Sir Jeffrey Donaldson vowed to “right the wrong” of the Northern Ireland Protocol
as he became DUP leader yesterday.
The Lagan Valley MP said the removal of the post-Brexit barriers on trade between Northern Ireland and the rest of the UK would be one of his key priorities in the role.
His pledge came after his leadership bid secured the majority backing of the DUP’s electoral college of party politicians. Donaldson received support from 32 of the electoral college’s 36 members at a meeting in a Co Antrim hotel yesterday.
Outgoing leader Edwin Poots – who resigned after just three weeks in the job, which he won in what had been described as a coup against former leader Arlene Foster – did not attend the gathering.
After receiving what he described as the “resounding endorsement” of the electoral college, Donaldson vowed to bring the party together again after a chaotic two months.
He said: “It’s been a difficult and a bruising period for the DUP. We all acknowledge that and we’ve all played our part in that. But this morning we are seeing our party coming back together again.”
Commenting on Brexit’s contentious Northern Ireland Protocol, which has created an economic border between Great Britain and Northern Ireland, Donaldson said: “NI
is given the right under the Act of Union to trade freely with the rest of our own country and all that we ask is for that right to be restored, that we can trade freely with the rest
of the United Kingdom.”
It is hard to see how a new leader can bring order to chaos. A century ago, it was meant to be so very different
by Allison Morris
It has been a chaotic time for politics – even by Northern Irish standards. In less than five weeks, the country’s largest unionist party has had three leaders.
The Democratic Unionist Party, founded by the late Rev Ian Paisley, is in a state of flux, so much so it is hard to see what the latest leader, Sir Jeffrey Donaldson, can do to bring order to the chaos.
It all should have been so different in this the centenary year of the formation of the Northern Irish state. A border, drawn to ensure a two-to-one unionist majority, Northern Ireland was intended to be the promised land for the northern Unionist, who now had control over their own parliament.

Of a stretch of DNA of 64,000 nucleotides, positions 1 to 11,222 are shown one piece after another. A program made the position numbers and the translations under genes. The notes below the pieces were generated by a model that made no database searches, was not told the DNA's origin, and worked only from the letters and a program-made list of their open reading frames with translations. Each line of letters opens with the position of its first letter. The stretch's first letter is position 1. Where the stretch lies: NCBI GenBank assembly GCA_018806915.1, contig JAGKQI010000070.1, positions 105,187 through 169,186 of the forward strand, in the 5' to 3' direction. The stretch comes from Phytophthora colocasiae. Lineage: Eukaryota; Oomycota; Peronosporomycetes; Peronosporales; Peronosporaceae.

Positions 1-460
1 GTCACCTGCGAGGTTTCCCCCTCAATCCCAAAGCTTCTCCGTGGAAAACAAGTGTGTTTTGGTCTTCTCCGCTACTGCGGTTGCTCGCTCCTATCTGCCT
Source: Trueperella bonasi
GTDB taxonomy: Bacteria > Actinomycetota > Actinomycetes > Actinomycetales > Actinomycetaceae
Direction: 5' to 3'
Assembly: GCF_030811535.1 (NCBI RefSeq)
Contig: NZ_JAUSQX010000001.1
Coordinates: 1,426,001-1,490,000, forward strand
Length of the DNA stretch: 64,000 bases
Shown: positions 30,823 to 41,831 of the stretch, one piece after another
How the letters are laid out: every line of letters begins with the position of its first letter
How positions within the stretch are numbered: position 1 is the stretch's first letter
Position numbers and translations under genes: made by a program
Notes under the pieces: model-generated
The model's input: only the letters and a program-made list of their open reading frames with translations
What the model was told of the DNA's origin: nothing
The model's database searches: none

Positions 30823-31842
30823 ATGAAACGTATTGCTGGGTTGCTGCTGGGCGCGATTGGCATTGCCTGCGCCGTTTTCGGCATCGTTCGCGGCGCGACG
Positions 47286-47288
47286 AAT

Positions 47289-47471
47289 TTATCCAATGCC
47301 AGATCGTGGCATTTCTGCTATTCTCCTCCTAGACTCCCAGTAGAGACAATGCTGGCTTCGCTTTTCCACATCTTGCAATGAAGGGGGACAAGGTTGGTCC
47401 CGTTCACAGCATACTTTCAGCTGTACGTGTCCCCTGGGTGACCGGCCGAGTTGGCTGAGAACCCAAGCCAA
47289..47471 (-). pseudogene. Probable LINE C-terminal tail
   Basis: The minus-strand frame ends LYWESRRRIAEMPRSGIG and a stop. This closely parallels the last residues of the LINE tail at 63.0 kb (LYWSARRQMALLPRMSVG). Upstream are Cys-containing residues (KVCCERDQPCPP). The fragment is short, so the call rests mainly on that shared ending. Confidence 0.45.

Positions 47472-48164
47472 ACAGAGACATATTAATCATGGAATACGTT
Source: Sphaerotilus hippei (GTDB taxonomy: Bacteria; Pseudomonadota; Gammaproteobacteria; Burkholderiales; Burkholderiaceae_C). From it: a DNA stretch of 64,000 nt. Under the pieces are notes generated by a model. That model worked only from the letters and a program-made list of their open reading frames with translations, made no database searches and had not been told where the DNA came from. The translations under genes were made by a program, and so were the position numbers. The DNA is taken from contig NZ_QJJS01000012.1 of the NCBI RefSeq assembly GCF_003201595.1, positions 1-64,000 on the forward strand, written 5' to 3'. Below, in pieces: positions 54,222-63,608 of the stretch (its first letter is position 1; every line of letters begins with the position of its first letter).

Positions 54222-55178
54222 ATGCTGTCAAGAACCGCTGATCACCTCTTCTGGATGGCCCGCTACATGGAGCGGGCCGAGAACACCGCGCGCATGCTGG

This week, a speech by King George V was read at an event to commemorate the opening of the North’s first parliament in June 1921.
“I appeal to all Irishmen to pause, to stretch out the hand of forbearance and conciliation, to forgive and to forget, and to join in making for the land which they love a new era of peace, contentment, and goodwill”, he said.
Those words are as relevant today as they were 100 years ago.
In short, this should be a time of celebration for Northern unionists. It is, instead, a time of division and enmity. The DUP was instrumental in delivering Brexit – promoted by the party as a way of regaining sovereignty from Europe. Instead, it has resulted in a border down the Irish Sea – anathema to unionists.
And opposition to the Brexit withdrawal arrangements has moved onto the streets. Protests against the so-called Northern Ireland Protocol – which for certain goods treats the island of Ireland as one country inside the EU – have been taking place across Northern Ireland. They have, until now, been mainly peaceful. But the potential for violence is never far away.
As we enter into the July marching season, senior police officers are already making contingency plans should loyalist anger turn to violence.
Tensions are high, the protocol for Northern unionists see the so-called Sea Border as a stepping stone to a United Ireland, with an economic divide brought about as an unforeseen consequence of a Brexit the DUP campaigned for.
Add to that changing demographics and Northern Ireland no longer seems a unionist state for a unionist people – and with that comes fear for the future.
Recent polls show a growing section of society that feels neither British nor Irish but Northern Irish.
The DUP and political unionism in general need to sell the benefits of the union but, instead, they continue to block social change. This makes Northern Ireland a far from comfortable place for that new voting bloc we have come to call “others”. Neither strongly unionist nor nationalist, it is a demographic put off by the religiously fundamentalist politics so important to the DUP in the Paisley era.
So far same-sex marriage, abortion reform and even a pension for injured victims of the Troubles have had to be legislated for by Westminster after the failure of Stormont to advance rights-based issues.
The latest DUP crisis, which led to Edwin Poots being ousted as leader after just 21 days – after previous leader Arlene Foster was also forced out – was caused by plans to legislate for Irish language at Westminster. It is a fairly benign piece of legislation that has become a unionist red line.
Our strange form of mandatory coalition, negotiated during the 1998 Good Friday Agreement, was never designed to have the DUP and Sinn Féin as partners in government. They disagree on almost every issue.
If the crisis is not resolved, there could be a snap assembly election in the autumn. That is something the DUP will want to avoid, given the division within the party.
Meanwhile, we all keep one eye on events across the water. A second Scottish independence referendum will only strengthen calls for a border poll on the future of Northern Ireland and that is an eventuality many are still unprepared for.
Allison Morris is crime correspondent and political commentator for The Belfast Telegraph
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